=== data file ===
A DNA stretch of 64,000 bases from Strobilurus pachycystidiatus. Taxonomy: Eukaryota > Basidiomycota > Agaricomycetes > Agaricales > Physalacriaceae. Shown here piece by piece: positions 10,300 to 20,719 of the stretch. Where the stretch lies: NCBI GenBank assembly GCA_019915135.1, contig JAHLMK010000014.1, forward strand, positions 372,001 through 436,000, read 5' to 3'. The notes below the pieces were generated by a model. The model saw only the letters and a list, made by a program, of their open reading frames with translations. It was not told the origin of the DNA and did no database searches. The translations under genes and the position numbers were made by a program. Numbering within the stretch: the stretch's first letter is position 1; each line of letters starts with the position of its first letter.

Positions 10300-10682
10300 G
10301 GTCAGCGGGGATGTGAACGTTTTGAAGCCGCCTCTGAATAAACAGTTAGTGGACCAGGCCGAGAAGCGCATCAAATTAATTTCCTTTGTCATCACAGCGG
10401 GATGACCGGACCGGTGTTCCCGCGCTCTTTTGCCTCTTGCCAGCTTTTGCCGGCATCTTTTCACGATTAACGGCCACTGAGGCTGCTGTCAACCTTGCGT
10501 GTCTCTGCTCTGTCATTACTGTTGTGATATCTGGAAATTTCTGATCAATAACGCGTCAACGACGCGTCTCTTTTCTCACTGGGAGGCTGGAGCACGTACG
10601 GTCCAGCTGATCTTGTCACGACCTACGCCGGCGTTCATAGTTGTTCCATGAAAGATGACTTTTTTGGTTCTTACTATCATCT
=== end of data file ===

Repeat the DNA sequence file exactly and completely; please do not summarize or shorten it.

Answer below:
A DNA stretch of 64,000 bases from Strobilurus pachycystidiatus. Taxonomy: Eukaryota > Basidiomycota > Agaricomycetes > Agaricales > Physalacriaceae. Shown here piece by piece: positions 10,300 to 20,719 of the stretch. Where the stretch lies: NCBI GenBank assembly GCA_019915135.1, contig JAHLMK010000014.1, forward strand, positions 372,001 through 436,000, read 5' to 3'. The notes below the pieces were generated by a model. The model saw only the letters and a list, made by a program, of their open reading frames with translations. It was not told the origin of the DNA and did no database searches. The translations under genes and the position numbers were made by a program. Numbering within the stretch: the stretch's first letter is position 1; each line of letters starts with the position of its first letter.

Positions 10300-10682
10300 G
10301 GTCAGCGGGGATGTGAACGTTTTGAAGCCGCCTCTGAATAAACAGTTAGTGGACCAGGCCGAGAAGCGCATCAAATTAATTTCCTTTGTCATCACAGCGG
10401 GATGACCGGACCGGTGTTCCCGCGCTCTTTTGCCTCTTGCCAGCTTTTGCCGGCATCTTTTCACGATTAACGGCCACTGAGGCTGCTGTCAACCTTGCGT
10501 GTCTCTGCTCTGTCATTACTGTTGTGATATCTGGAAATTTCTGATCAATAACGCGTCAACGACGCGTCTCTTTTCTCACTGGGAGGCTGGAGCACGTACG
10601 GTCCAGCTGATCTTGTCACGACCTACGCCGGCGTTCATAGTTGTTCCATGAAAGATGACTTTTTTGGTTCTTACTATCATCT